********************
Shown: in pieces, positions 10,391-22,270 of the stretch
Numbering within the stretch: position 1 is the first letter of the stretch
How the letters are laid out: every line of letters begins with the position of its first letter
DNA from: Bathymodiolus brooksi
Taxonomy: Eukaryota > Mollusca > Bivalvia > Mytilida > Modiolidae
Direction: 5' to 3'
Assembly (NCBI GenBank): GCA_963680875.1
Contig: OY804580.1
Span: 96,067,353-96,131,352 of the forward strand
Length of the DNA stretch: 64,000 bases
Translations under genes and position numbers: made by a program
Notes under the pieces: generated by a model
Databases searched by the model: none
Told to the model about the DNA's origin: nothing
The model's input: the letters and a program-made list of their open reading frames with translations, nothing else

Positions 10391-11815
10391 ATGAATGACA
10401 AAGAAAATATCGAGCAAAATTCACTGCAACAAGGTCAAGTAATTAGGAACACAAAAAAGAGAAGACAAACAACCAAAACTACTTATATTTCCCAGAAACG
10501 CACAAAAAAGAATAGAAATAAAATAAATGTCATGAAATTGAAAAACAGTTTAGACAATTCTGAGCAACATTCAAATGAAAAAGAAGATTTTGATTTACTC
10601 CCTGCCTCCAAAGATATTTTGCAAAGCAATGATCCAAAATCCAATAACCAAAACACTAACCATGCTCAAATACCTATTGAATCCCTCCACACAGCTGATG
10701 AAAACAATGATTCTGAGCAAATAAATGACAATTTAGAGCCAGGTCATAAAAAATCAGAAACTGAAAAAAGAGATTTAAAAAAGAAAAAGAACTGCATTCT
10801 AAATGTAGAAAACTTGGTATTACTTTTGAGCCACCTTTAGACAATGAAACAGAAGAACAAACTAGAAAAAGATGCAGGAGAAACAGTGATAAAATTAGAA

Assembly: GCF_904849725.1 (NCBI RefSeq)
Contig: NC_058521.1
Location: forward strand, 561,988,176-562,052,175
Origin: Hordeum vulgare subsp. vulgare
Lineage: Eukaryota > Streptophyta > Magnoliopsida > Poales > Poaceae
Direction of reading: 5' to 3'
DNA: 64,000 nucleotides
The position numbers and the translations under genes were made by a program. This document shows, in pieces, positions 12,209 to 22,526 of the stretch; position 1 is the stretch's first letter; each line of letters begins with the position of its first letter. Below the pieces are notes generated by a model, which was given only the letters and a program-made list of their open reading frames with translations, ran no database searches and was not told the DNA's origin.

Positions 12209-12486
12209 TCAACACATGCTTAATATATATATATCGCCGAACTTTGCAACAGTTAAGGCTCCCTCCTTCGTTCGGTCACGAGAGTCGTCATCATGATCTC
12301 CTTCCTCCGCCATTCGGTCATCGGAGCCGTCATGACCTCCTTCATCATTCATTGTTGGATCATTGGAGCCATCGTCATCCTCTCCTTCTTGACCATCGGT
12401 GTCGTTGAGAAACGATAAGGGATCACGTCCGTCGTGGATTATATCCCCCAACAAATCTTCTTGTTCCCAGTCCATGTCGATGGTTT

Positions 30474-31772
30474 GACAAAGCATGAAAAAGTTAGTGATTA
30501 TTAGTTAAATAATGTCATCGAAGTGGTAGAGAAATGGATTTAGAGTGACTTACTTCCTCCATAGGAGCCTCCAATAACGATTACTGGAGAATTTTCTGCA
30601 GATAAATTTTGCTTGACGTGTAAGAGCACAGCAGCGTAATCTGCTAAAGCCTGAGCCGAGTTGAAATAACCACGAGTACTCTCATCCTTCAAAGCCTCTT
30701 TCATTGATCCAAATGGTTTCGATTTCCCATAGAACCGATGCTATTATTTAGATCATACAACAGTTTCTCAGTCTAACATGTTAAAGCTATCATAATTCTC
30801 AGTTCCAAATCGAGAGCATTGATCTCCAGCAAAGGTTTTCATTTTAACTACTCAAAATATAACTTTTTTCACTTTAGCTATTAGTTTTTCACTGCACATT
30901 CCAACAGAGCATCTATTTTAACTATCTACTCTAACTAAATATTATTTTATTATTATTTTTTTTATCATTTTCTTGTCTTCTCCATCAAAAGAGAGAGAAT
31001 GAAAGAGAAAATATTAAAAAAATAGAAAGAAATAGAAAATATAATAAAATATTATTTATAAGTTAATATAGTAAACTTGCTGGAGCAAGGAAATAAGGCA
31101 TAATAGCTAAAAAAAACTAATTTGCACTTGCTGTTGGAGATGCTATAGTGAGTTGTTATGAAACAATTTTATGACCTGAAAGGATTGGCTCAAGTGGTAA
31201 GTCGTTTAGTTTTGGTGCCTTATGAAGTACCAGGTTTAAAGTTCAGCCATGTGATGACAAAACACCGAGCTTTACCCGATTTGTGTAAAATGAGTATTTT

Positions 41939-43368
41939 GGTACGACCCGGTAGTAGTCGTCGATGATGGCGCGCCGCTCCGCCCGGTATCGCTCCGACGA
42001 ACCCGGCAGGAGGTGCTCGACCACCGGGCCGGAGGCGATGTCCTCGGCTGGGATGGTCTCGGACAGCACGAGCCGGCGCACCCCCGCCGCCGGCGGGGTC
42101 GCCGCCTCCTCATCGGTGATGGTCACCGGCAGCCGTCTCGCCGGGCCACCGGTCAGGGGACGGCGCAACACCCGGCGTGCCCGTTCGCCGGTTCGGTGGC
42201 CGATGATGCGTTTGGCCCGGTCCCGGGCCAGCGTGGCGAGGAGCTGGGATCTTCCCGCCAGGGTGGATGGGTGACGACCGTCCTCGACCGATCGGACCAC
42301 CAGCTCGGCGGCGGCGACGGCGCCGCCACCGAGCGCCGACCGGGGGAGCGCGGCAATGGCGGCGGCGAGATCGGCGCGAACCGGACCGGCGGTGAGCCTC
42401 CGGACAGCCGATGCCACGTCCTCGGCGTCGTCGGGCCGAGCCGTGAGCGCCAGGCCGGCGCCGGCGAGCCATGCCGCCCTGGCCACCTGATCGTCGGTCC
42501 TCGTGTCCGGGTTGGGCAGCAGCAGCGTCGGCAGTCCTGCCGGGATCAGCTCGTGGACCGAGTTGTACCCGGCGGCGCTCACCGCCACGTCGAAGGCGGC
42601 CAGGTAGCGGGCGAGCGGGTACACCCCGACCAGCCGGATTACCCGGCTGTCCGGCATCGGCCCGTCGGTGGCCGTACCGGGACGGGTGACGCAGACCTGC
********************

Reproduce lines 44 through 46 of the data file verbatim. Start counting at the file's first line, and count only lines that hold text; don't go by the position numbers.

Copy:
31201 GTCGTTTAGTTTTGGTGCCTTATGAAGTACCAGGTTTAAAGTTCAGCCATGTGATGACAAAACACCGAGCTTTACCCGATTTGTGTAAAATGAGTATTTT

Positions 41939-43368
41939 GGTACGACCCGGTAGTAGTCGTCGATGATGGCGCGCCGCTCCGCCCGGTATCGCTCCGACGA